“He had a great year, as fine a freshman year as anyone could have expected,” Alberici said of the Hunterdon (N.J.) and U.S. Military Academy Prep School (MAPS) product. “We had a lot of high hopes for him, but with 41 goals and the clutch goals he scored for us in so many situations, that would have been tough to envision going into the season.”

Thul, listed at 225 pounds, has returned to West Point this fall “leaner and quicker than he was,” according to Alberici. With Ryan Hurley leaving Rob Pannell without his favorite target at Cornell and both Ned Crotty and Max Quinzani gone at Duke, Army might boast the nation’s best 1-2 attack combo in 2011 with Boltus, a senior, and Thul back in the fold.


Team: Army
2010 Record: 11-6 (6-0 in Patriot League)
2010 in Review: The Black Knights stumbled to a 1-4 start, but rebounded with an eight-game winning streak that stretched through the Patriot League tournament and culminated in a 9-8, double-overtime upset of two-time defending national champion Syracuse in the first round of the NCAA tournament. Army could not sustain its momentum, however, and petered out in a 14-5 loss to Cornell in the quarterfinals.

Goodbye… Andrew Maisano. He started 17 games, never put up huge numbers, but was an invaluable leader. “There’s definitely some holes in leadership,” Alberici said. “[The seniors] did a fine job leading us through some turbulent times and keeping us on track when we got things going. That’s a big question mark.” Tyler Seymour (23g) is Army’s only significant statistical contributor missing from last year’s team.

Hello… Alex Carros. Alberici said this freshman is the antithesis of Thul. “He’s 5-foot-nothing, and if he goes 150 pounds, that might be generous,” Alberici said. “But he’s got great quickness and is off to a good start here in the fall, helping us offensively on attack and midfield.” Karros gained a reputation as a gamer at South River (Md.), notching 46 points (30g, 16a) his senior year and adding 27 points in the 2009 playoffs.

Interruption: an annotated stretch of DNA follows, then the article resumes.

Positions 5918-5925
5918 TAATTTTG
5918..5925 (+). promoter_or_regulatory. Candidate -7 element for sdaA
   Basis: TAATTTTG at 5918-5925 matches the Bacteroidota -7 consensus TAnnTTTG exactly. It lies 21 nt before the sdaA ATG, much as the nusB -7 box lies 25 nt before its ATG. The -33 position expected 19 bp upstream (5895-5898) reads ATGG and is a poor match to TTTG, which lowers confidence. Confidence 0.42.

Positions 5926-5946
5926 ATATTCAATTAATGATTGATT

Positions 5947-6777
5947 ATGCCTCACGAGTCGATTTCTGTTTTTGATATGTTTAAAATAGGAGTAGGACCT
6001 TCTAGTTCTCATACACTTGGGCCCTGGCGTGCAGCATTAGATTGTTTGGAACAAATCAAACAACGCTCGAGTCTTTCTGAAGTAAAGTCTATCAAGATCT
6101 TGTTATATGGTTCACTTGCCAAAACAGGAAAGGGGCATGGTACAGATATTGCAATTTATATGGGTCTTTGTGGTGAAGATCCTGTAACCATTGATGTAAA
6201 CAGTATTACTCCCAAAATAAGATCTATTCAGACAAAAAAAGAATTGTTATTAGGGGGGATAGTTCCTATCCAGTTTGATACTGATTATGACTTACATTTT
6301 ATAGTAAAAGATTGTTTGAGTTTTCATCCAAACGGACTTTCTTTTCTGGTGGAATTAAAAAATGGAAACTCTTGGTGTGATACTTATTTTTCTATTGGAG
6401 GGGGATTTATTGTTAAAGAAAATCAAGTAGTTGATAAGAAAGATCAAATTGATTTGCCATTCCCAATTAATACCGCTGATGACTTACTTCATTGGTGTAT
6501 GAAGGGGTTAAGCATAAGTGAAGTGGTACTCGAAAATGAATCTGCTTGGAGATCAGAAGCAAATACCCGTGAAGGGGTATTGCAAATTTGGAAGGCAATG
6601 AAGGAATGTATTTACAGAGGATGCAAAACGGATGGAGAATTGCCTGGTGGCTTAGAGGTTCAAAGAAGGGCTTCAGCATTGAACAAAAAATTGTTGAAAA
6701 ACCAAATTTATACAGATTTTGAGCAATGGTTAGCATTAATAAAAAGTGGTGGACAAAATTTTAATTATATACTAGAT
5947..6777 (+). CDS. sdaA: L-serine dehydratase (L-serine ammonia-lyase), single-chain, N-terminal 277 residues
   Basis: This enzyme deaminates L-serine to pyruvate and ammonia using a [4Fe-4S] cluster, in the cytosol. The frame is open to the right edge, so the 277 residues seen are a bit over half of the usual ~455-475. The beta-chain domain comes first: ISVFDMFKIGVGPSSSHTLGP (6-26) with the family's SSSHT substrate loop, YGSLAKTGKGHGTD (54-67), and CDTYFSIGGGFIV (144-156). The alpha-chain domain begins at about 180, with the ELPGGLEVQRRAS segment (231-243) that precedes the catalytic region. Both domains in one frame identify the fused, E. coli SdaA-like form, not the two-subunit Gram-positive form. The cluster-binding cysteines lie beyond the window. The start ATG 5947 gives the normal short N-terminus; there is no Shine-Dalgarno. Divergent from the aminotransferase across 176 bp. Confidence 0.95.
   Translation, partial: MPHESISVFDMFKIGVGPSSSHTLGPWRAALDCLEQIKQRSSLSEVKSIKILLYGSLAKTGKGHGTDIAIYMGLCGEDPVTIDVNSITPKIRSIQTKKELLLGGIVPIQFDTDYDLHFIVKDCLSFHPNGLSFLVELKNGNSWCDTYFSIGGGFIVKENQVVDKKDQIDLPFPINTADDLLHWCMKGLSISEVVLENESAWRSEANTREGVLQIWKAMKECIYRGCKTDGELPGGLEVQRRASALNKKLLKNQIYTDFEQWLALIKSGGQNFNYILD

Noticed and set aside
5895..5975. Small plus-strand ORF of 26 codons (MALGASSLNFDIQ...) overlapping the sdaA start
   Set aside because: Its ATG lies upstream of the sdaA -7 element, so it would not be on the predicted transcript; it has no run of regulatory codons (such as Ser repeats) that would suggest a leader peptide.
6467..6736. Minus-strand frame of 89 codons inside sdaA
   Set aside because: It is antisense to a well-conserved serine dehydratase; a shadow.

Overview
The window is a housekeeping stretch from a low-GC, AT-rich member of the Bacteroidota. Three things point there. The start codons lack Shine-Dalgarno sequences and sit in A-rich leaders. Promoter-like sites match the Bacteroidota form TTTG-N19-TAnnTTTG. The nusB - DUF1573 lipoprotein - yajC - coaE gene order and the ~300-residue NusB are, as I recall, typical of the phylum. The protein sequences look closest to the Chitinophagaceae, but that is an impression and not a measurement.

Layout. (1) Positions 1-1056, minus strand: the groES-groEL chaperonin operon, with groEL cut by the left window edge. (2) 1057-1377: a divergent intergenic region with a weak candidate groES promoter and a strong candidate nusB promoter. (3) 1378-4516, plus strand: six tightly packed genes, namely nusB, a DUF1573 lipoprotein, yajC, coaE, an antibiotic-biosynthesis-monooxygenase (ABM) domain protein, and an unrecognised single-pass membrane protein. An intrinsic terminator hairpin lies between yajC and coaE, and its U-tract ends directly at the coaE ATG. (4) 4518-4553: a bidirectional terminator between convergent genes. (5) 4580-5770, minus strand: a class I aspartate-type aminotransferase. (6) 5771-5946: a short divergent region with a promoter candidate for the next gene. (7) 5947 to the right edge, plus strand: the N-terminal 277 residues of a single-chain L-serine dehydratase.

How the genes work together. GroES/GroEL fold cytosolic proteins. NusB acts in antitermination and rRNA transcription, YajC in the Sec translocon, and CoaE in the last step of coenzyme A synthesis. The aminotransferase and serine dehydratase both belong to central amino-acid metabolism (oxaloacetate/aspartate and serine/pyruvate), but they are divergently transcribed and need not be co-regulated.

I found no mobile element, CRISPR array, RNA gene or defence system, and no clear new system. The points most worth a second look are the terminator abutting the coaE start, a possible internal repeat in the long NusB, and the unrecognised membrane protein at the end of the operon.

Offseason Developments: Defenseman Bill Henderson will miss fall ball after undergoing offseason wrist surgery, but is expected to be fine for the spring. “Other than that, we’re kind of who we were last year,” Alberici said. Keep an eye on Army’s new athletic director hire, though. Kevin Anderson, a lacrosse advocate, took the job vacated by Debbie Yow at Maryland. “It’s concerning when you lose somebody like that, somebody that’s had lacrosse as a priority at your school and made decisions that reflect his feelings towards the program,” Alberici said. “Hopefully, the lacrosse program will continue to thrive under the next administration too.”

Big Question: Is Derek Sipperly the answer on faceoffs? It certainly looked that way in the postseason. Sipperly was Army’s No. 2 faceoff man most of the season before turning in an 11-for-18 performance in the NCAA tournament win at Syracuse and going 11-for-21 in the quarterfinal loss to Cornell. Alberici hopes Sipperly can get the Black Knights closer to the 60-percent mark on faceoffs.

Fall Schedule: Army’s fall ball preparations culminate Oct. 9 with scrimmages against Georgetown and Virginia in Play for Parkinson’s Lacrosse at Episcopal High School in Alexandria, Va. Princeton will also participate in the event.